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What Kind of America is Standing Behind the Door? - By Hazem Saghieh, Asharq Al-Awsat

 

 

The US, because of its several layers, obliges us to look at it from several angles. The US that concluded the nuclear agreement with Iran and may go back to this agreement has left the world, particularly us in the Arab world, worried, just like the US that had turned a blind eye to the chemical weapons massacre in Eastern Ghouta in Syria, the ninth anniversary of which was marked a few days ago, pained the world.
 
It is also frightening, on the other hand, that, on several fronts, US power is declining vis a vis forces with no reliability neither in what they are nor in what they do. The fact is that this decline, not imperial power or imperial brutality, is what explains decisions like concluding the nuclear agreement or overlooking Bashar al-Assad’s crimes.
 
 
One matter is beyond any doubt; those associated with the Axis of Resistance, sick with hatred for the US, are exaggerating in their haste when they call the decline it is genuinely undergoing at the moment a collapse. By the way, without exception, they are all watching for markers of progress and decline from fallen countries whose backbones have been broken. Their “analysis” is more like a declaration of their desires that is not backed up by anything but fairy tales- desires that stem, among other things, from their characteristic laziness in following and monitoring global developments.
 
 
The truth is that what is happening in the US is nothing short of a massive refurbishing job that will leave the country stronger, more youthful, and more dynamic than it has been in decades. To get an idea of the scale of the work underway, it suffices to say that the “sleepy” and “old” US President Joe Biden had signed 95 executive orders and 93 presidential memoranda by August 17.
 
 
Perhaps more significant is what happened in Congress as the parties of opposition and government signed a bipartisan infrastructure bill that will rebuild the country’s roads, bridges, railroads, airports, and seaports. This will have massive implications for the provision of services that begin with ensuring daily needs and do not end with cleaning the environment and expanding and developing broadband infrastructure, all with a focus on communities and regions that had previously been neglected.
 
 
You imagine the effects that this kind of project, for which 1.2 trillion dollars have been allocated, will have on employment opportunities and workforce efficiency, to say nothing about how it will reduce the US citizens’ life expenses on all levels.
 
 
The list goes on and on: 700 billion dollars, for example, have been allocated for a plan to combat climate change and reduce healthcare costs, with direct taxes on large corporations and the wealthy increased…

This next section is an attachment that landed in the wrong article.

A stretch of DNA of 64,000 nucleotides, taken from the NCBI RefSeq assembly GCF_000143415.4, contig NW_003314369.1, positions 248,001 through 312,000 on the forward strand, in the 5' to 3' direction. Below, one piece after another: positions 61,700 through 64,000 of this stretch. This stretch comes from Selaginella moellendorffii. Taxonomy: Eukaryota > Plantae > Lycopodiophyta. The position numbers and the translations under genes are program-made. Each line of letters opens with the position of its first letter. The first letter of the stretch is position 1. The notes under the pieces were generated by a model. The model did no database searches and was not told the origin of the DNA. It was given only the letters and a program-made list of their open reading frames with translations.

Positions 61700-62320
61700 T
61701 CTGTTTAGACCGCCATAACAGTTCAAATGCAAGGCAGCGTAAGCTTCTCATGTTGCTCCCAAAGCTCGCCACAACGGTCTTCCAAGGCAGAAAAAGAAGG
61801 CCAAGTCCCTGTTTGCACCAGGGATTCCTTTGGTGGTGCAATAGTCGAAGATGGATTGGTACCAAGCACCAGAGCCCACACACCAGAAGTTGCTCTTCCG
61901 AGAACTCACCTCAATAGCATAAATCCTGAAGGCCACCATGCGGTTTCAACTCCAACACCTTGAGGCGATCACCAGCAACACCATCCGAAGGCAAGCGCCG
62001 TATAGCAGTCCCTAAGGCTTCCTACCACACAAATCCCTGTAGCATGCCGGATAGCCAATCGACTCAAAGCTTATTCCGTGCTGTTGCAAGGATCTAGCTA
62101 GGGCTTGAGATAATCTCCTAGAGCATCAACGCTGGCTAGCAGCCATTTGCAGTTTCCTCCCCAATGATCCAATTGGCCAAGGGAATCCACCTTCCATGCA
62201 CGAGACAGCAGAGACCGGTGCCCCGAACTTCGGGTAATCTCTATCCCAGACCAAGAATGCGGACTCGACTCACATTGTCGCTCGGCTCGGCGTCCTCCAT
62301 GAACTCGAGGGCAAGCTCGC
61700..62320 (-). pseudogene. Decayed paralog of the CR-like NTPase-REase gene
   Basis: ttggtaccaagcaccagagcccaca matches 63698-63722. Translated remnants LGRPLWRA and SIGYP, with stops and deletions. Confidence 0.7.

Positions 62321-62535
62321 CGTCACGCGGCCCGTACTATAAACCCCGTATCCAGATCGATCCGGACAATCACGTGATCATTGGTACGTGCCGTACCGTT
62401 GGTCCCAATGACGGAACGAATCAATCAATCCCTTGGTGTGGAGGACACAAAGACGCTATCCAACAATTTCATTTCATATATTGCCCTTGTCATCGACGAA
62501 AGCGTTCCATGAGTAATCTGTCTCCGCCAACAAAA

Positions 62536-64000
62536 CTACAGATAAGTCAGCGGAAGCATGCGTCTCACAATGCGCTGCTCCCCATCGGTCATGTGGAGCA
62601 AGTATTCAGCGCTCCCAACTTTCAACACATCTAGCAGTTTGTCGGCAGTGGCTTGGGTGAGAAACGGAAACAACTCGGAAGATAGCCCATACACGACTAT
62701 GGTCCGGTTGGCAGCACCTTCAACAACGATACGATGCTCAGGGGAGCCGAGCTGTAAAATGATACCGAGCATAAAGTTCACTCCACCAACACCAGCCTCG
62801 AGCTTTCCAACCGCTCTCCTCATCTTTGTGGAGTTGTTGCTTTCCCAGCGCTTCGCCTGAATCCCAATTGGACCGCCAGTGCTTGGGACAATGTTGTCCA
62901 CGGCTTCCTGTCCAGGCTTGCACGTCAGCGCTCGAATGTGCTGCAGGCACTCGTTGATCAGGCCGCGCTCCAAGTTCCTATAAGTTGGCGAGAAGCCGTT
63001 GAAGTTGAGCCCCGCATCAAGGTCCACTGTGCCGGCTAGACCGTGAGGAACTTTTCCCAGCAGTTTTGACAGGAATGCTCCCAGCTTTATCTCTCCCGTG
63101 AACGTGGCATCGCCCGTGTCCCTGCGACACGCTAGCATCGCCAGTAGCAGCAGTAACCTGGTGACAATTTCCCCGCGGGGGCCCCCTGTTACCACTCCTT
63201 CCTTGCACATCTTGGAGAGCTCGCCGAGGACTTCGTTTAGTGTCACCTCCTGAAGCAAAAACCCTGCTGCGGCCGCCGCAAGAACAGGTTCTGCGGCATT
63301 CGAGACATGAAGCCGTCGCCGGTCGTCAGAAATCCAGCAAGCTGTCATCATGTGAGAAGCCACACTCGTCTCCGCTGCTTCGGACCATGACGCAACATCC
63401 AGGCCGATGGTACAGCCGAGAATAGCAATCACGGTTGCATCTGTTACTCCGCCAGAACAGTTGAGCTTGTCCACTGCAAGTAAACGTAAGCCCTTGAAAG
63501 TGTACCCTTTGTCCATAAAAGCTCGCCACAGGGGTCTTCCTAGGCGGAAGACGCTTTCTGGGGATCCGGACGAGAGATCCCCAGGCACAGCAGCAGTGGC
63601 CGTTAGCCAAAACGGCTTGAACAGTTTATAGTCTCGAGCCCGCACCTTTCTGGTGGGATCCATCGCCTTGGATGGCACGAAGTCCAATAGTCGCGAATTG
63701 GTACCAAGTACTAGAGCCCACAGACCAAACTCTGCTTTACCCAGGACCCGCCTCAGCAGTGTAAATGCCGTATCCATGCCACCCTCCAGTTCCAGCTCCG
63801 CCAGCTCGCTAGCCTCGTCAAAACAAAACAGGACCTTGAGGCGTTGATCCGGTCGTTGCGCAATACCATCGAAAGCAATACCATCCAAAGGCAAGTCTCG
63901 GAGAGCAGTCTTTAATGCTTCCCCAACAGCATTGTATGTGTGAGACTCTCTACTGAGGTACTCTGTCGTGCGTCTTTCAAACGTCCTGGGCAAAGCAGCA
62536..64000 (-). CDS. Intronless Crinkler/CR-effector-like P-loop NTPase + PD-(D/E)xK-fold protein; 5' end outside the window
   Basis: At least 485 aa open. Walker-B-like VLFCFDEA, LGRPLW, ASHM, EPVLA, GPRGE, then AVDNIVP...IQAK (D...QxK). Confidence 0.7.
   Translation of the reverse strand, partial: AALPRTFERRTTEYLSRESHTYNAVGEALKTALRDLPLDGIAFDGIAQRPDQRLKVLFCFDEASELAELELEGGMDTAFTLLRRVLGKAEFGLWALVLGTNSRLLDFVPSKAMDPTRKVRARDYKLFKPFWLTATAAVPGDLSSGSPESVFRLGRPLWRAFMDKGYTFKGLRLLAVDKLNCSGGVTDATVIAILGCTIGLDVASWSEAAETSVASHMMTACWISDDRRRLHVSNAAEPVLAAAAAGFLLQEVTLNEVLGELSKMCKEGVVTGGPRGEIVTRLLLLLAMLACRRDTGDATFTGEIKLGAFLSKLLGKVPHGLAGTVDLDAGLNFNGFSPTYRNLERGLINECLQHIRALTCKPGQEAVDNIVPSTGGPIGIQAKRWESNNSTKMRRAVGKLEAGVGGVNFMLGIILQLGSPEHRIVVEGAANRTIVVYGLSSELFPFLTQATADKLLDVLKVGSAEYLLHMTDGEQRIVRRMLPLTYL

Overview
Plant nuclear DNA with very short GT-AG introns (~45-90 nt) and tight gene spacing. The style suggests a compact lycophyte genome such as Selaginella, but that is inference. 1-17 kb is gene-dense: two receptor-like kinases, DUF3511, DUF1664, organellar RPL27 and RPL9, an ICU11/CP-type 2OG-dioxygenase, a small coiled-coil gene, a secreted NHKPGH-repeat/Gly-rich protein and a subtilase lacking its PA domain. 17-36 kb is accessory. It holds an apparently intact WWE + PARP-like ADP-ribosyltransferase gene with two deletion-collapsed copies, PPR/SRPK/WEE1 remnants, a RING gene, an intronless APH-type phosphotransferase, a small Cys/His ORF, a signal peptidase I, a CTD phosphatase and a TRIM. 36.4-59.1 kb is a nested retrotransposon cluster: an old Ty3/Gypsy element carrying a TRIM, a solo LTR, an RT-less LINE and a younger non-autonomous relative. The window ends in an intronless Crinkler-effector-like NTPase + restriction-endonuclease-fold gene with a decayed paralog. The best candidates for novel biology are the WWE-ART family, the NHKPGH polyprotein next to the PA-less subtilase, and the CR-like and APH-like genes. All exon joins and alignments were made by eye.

Paul Krugman, one of the United States’ most accomplished economists, wrote in the New York Times praising what had been achieved while calling, at the same time, for more of the same. Indeed, according to Krugman, what is happening today should be an everyday occurrence. He claims the administration had three domestic policy objectives: investing in the country’s crumbling infrastructure, combating climate change, and expanding the social safety net, especially for families with children. And per his strict uncompromising accounting, the administration has accomplished the first two goals and managed to accomplish some of the third.
 
 
True, these policies are somewhat shaped by the Midterm elections and thus the effort to strengthen the dwindling popularity of the Democratic Party. However, their outcomes will surely go far beyond those elections or any others. These policies and their impacts are the sorts that prove more historical than political.
 
 
In its recent history, the United States has undergone several pivotal economic and social leaps that were perhaps introduced by the industrial revolution arriving from Europe during the last third of the nineteenth century. It is enough to say that in 1860, the year Abraham Lincon was elected president, only 16 percent of US residents lived in cities while 84 percent still lived on agriculture in rural areas, while after the American Civil War (1861 to 1865), industry, which had up until that point been limited to the northeast- began to grow in the south. In the thirties through President Franklin Roosevelt’s New Deal, his response to the Great Depression, the foundations of institutionalization and labor rights were established and would remain in effect for five decades.
 
 
After the Second World War ended, an explosion in consumer demand triggered massive economic growth. New or expanded industries, like the car and technology industries, put their weight behind this push, as did increased birth rates. GDP thus increased from 200 billion dollars in 1940 to 500 billion in 1960. Then, with Lyndon Johnson’s ‘Great Society,’ the quality and scope of medical, educational, and other services expanded, as did the social and ethnic groups benefiting from the democratic participation.
 
 
In five years or close to it, what is happening could have a comparable impact and take its place among America’s great leaps. Any reading is tenable except the lie of a “collapse” that those associated with the Axis of Resistance are selling.
 
 
With that, foreign policies seem a different, more problematic matter.
 
 

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